For those of us for whom England's 12th consecutive match against New Zealand is a less-than-enthralling prospect, West Indies' Test with Australia has captivated and reaffirmed what we already knew: Twenty20 may come and go but Test cricket remains the pinnacle.
Three days in, the game has showcased cricket at its very best. A majestic century from Ricky Ponting in tricky circumstances, followed by a fine half-century from Brad Hodge, benefiting from a series of ill-fortune to earn a surprise recall. The West Indies then rallied commendably. Australia's bowlers struggled, but were bailed out by Stuart Clark. Exhibiting the virtues of line, length, a touch of seam and the most phlegmatic of temperaments, Clark showed why he has enjoyed such a phenomenal start to his Test career.
West Indies then fought back, before Brett Lee and Mitchell Johnson, having previously suffered from no-ball problems, responded superbly, in a way the shorter forms of the game allows ample time. Lee then hit Shivnarine Chanderpaul on the helmet. The West Indies feared he would go off. Chanderpaul remained resolute, exploding into life and reaching a majestic century. His performances over the last 12 months have been little sort of astounding; his idiosyncratic technique and unrivalled concentration making bowlers the world over thankful for the brittleness of his team-mates. In his last 16 innings, he has passed 50 on 11 occasions, with four centuries and many others denied by being undefeated or resorting to slogging when left stranded, as so often, with the tail. Despite his brilliance, an Australian lead of 119 seemingly made comfortable victory inevitable.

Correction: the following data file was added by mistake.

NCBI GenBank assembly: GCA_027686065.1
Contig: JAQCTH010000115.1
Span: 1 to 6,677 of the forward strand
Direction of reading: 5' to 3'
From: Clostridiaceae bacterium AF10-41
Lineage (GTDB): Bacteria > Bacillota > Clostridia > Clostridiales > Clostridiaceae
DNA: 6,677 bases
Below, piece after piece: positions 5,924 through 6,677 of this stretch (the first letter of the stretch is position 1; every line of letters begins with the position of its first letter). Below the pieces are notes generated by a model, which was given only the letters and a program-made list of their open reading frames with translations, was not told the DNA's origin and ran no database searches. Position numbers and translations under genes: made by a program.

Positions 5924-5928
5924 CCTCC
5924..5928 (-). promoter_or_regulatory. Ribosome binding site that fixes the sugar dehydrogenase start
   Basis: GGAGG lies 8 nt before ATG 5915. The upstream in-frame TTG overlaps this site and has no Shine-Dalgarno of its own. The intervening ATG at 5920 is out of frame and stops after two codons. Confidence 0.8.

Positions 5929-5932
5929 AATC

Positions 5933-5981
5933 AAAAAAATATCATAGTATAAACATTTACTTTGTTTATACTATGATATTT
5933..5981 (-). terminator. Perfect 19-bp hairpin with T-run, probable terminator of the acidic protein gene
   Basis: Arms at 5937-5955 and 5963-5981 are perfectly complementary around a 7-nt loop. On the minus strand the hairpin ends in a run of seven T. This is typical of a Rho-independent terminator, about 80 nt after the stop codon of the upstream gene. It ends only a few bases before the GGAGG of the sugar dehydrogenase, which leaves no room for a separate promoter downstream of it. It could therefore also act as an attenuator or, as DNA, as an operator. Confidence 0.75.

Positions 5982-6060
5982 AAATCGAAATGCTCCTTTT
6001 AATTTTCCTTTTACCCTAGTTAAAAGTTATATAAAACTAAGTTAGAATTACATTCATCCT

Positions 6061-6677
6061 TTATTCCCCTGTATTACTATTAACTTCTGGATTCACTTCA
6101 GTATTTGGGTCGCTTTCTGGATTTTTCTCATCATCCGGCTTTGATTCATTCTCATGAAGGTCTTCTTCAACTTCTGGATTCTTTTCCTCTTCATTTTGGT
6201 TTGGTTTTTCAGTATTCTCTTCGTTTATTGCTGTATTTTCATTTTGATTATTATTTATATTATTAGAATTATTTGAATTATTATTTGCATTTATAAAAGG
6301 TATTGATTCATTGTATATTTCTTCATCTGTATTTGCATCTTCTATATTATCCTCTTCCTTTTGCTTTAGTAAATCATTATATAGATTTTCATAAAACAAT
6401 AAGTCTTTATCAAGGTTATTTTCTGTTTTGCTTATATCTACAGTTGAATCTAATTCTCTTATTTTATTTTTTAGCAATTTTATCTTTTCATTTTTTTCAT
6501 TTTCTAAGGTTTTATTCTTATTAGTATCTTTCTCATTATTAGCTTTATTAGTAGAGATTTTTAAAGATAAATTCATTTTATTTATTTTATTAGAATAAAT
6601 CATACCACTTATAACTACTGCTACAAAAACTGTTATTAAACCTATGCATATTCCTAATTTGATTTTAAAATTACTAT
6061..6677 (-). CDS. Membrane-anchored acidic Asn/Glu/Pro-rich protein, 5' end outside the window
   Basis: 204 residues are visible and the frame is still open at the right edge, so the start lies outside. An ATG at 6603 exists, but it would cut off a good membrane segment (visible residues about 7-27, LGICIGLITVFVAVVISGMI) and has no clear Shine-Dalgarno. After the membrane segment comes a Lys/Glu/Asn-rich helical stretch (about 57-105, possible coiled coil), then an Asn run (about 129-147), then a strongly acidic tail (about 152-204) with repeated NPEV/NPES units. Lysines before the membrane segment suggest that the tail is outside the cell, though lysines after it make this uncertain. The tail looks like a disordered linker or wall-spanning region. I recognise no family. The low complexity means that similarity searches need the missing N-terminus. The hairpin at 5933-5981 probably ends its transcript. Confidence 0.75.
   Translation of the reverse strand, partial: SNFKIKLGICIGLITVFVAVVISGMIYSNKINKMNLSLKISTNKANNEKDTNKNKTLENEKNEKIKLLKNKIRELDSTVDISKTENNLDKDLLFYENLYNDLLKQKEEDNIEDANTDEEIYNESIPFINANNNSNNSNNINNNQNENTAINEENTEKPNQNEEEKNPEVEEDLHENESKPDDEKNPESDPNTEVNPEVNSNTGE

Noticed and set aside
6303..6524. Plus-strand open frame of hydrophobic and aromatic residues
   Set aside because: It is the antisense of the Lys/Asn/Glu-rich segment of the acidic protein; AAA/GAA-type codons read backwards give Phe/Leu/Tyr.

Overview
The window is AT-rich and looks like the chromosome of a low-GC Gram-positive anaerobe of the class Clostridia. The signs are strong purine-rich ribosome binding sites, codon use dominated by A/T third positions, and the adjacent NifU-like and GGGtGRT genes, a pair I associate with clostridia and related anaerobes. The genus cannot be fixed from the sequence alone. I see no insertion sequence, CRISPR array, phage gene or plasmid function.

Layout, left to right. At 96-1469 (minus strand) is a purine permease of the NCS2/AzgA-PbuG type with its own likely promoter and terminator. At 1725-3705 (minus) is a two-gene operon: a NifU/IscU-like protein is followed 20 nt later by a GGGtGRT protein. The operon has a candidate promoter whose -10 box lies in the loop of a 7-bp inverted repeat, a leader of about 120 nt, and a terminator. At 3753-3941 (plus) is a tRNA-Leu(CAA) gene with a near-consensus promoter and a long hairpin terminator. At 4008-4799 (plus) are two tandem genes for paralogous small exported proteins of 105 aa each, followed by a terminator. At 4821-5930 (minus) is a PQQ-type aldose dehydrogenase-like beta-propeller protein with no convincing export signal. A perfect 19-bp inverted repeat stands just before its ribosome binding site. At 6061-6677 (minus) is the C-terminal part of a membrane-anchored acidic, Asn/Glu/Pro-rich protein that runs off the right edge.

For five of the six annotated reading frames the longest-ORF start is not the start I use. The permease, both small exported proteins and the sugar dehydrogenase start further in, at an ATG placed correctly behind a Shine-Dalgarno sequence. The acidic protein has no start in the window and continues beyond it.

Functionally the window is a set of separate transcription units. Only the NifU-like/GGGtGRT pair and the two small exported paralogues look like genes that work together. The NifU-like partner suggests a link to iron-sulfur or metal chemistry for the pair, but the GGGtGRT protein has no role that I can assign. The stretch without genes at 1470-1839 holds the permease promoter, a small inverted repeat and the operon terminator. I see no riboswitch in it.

How can a game played over five days change so much in so little a timespan? How indeed. The West Indians were simply lethal on the third evening: Fidel Edwards and Daren Powell were outstanding, hostile and able to swing the ball late - with devastating results. The sight of Michael Hussey's stumps being decimated as Australia slipped to 12/4 was testament to the capacity of this game to produce sport at its most riveting and astounding. Twenty runs off an over simply does not come close to matching the simmering of tension; the personal, sometimes gladitorial, duels; and an even contest between bat and ball.
As the cricketing world threatens to lose all sanity in its approach to Twenty20, a worthy and sometimes captivating game but one that risks saturation, Test cricket has been done sterling service by this match just when many appeared willing to forget its merits. And if Test cricket is to enjoy a resurgence, wouldn't it help if these shoots of a West Indies revival grew into something more substantial?